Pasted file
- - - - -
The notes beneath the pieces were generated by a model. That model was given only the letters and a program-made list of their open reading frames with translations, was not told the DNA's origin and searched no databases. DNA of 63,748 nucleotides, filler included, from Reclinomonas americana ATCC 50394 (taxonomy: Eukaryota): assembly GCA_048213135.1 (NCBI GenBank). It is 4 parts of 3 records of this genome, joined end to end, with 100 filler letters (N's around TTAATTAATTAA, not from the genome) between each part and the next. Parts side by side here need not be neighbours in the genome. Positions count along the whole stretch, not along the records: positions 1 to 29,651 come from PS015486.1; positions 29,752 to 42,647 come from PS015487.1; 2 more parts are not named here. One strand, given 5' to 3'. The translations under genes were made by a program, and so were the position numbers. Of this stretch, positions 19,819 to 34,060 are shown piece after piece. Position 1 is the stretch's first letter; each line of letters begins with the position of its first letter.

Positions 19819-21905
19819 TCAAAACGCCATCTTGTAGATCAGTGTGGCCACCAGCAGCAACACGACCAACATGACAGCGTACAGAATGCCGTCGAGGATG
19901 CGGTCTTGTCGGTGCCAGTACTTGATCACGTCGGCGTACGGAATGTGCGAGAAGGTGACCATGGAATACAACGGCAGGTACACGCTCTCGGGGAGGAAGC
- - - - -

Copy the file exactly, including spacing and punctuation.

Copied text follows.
The notes beneath the pieces were generated by a model. That model was given only the letters and a program-made list of their open reading frames with translations, was not told the DNA's origin and searched no databases. DNA of 63,748 nucleotides, filler included, from Reclinomonas americana ATCC 50394 (taxonomy: Eukaryota): assembly GCA_048213135.1 (NCBI GenBank). It is 4 parts of 3 records of this genome, joined end to end, with 100 filler letters (N's around TTAATTAATTAA, not from the genome) between each part and the next. Parts side by side here need not be neighbours in the genome. Positions count along the whole stretch, not along the records: positions 1 to 29,651 come from PS015486.1; positions 29,752 to 42,647 come from PS015487.1; 2 more parts are not named here. One strand, given 5' to 3'. The translations under genes were made by a program, and so were the position numbers. Of this stretch, positions 19,819 to 34,060 are shown piece after piece. Position 1 is the stretch's first letter; each line of letters begins with the position of its first letter.

Positions 19819-21905
19819 TCAAAACGCCATCTTGTAGATCAGTGTGGCCACCAGCAGCAACACGACCAACATGACAGCGTACAGAATGCCGTCGAGGATG
19901 CGGTCTTGTCGGTGCCAGTACTTGATCACGTCGGCGTACGGAATGTGCGAGAAGGTGACCATGGAATACAACGGCAGGTACACGCTCTCGGGGAGGAAGC